John & Paula Oliver
New Tribes Mission
2006 Bolivia Trip Photo Album
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    Last Updated on June 2, 2014
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    John Enns, the field bookkeeper we worked with in Cochabamba.


    The main NTM field office building has a dining hall downstairs and offices upstairs.


    We used the field lounge/library as our training room while we were in Bolivia.


    Millie Wilhelmson and Mary Hurst also spent time with us, learning the NTMAA system and helping with the transition.


    We ate most of our meals in the dining hall at the field office.


    Marina is one of the two Bolivian ladies who prepared delicious meals for us.


    We also visited several local restaurants. John and Luella Enns treated us to a nice dinner at a local Chinese restaurant.


    Near Cam & Mary Hurst's house on the outskirts of Cochabamba. Notice the cobblestone road, the mountains behind,...


    ... and the city of Cochabamba below.


    We enjoyed seeing the local street market where John Enns buys his produce each week.


    A typical stall at the local street market.


    Virgil bought some placemats from this lady, who hand paints Bolivian characters on each placemat.


    It seems like Coca-Cola is everywhere. The Gospel still needs to go everywhere. Notice also the boy with the wheelbarrow. Shoppers hire these enterprising kids to cart their purchases from the street market to their homes.


    Later in the day, we took a trip to the Cochabamba's main open air market, the Concha (which is also, by the way, the largest open air market in South America).


    At the Concha, bananas were found in great abundance, as were potatos and many other items.


    Looking for some meat? How about a calf head?


    Notice this lady's face. People need the Lord.


    On Sunday, we visited the Cochabamba International Church. They had a nice mix of English and Spanish songs.


    Virgil Wuthrich (our NTM accountant) helping Mary Garland, the bookkeeper in Santa Cruz. Mary had flown up to Cochabamba to join us for the training classes.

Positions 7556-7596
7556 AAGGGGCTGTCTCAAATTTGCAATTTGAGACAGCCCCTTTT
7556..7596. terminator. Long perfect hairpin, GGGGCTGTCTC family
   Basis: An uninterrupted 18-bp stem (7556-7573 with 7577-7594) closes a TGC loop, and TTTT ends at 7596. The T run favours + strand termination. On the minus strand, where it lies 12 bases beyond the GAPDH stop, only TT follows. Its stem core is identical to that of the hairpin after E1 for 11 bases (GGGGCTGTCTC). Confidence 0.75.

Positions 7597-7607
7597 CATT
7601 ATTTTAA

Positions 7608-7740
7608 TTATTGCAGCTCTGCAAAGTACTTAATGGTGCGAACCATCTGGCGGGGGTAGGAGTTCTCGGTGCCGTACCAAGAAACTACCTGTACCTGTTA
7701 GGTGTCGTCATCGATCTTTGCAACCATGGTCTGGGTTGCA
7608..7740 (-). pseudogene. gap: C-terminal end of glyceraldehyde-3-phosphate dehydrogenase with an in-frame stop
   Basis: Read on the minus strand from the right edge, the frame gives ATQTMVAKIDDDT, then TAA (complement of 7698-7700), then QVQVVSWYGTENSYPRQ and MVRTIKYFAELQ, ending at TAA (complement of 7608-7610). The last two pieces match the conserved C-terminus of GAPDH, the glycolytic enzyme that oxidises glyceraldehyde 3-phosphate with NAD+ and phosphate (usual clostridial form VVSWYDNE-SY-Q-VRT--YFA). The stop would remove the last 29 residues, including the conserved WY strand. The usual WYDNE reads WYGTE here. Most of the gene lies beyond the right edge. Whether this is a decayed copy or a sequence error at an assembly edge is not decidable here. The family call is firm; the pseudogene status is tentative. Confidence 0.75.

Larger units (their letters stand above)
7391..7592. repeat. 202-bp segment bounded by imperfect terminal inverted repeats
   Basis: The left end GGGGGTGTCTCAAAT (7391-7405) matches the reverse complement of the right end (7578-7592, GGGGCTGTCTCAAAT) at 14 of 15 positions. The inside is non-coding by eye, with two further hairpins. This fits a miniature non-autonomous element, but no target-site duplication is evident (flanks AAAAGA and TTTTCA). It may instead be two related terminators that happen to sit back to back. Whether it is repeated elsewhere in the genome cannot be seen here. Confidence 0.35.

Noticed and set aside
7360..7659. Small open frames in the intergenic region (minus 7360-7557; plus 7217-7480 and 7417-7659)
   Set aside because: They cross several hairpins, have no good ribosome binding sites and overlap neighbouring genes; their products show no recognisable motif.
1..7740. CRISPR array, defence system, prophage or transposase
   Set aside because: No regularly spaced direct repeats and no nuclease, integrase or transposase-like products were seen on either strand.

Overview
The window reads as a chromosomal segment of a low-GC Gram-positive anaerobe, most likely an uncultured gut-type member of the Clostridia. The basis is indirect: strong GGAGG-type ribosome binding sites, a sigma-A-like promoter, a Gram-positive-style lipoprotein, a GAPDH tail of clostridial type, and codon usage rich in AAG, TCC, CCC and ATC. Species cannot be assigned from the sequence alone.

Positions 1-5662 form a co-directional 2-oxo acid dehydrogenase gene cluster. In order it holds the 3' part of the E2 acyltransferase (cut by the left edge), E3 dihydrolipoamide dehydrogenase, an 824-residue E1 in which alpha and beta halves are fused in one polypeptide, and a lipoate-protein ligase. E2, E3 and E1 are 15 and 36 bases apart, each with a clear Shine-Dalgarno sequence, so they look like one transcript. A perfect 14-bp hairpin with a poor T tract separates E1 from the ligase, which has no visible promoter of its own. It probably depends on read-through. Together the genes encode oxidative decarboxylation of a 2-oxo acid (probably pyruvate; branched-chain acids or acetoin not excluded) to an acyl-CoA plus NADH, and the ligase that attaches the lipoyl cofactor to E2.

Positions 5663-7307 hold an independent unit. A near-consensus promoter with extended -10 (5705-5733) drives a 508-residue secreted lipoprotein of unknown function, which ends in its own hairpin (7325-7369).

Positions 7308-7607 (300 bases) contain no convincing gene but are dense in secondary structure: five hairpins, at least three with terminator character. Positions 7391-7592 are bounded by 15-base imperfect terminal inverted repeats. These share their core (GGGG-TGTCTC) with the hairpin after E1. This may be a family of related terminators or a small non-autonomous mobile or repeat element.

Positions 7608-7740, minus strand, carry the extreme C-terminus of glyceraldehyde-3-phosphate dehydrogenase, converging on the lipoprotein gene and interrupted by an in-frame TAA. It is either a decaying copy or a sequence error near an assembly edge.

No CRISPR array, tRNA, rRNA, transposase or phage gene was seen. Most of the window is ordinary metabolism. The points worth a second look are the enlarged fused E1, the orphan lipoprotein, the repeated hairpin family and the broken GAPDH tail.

We also installed an NTMAA outstation for Tony Murrin, the NTM pilot in Bolivia. Tony will use the system to enter flight information, charge flights, distribute flight income, and track his expenses.


    Mary Garland, Virgil Wuthrich, and I relaxing on the Enns balcony, near the end of our time in Cochabamba.


    Jim & Millie Wilhelmson, the NTM Bolivia field chairman and his wife, relaxing with us.


    At the Cochabamba airport, waiting to fly to Santa Cruz.


    A welcoming sign at the guest home.


    The NTM guest home in Santa Cruz. My room was on the right, behind the half-wall.


    In Santa Cruz, we spent more time helping Mary Garland, the bookkeeper there.


    Virgil and I visited some local restaurants, including this pizza place.


    We also ate at this Burger King, a short walk away from the guest home. A Whopper Jr. and fries for 13 Bolivianos (approx. $1.65).


    Min Hwangbo, a former classmate of ours from NTBI Jackson, took us out to visit his tribe. Min, along with his wife Jackie and their two boys, have been working with the Ayore for several years.


    The Ayore kids love to play at the Hwangbo's house.


    We sat around a tree, visiting with some of the Ayore. The empty tank in the foreground is my seat.


    If I recall correctly, this man is one of the elders in the Ayore church.


    When I took pictures, the kids enjoyed looking at the photo on the LCD screen on the back of the camera.


    The inside of the Ayore church building.


    Jesus loves the little children - all the children of the world.


    After our tour of the village, we ate a nice lunch with Min, Jackie, and their boys. Their home is without electricity most of time (sometimes the village runs a generator), but they run their stove and refrigerator on propane.


    Min, Virgil, and one of the church elders - relaxing on Min's screen porch.


    To get in or out of the Ayore village (back to Santa Cruz), you have to drive across a railroad bridge (see the railroad tracks in the foreground).

    I'm not sure that this bridge was intended for cars, but it works. There is only room for one-way traffic, though, so the traffic heading the other way has to sit and wait. Little towns have sprung up at both ends of the bridge, as peddlers seek to sell their wares to passengers in waiting vehicles.

    Just like this one-way bridge, Jesus is the one-way to Heaven.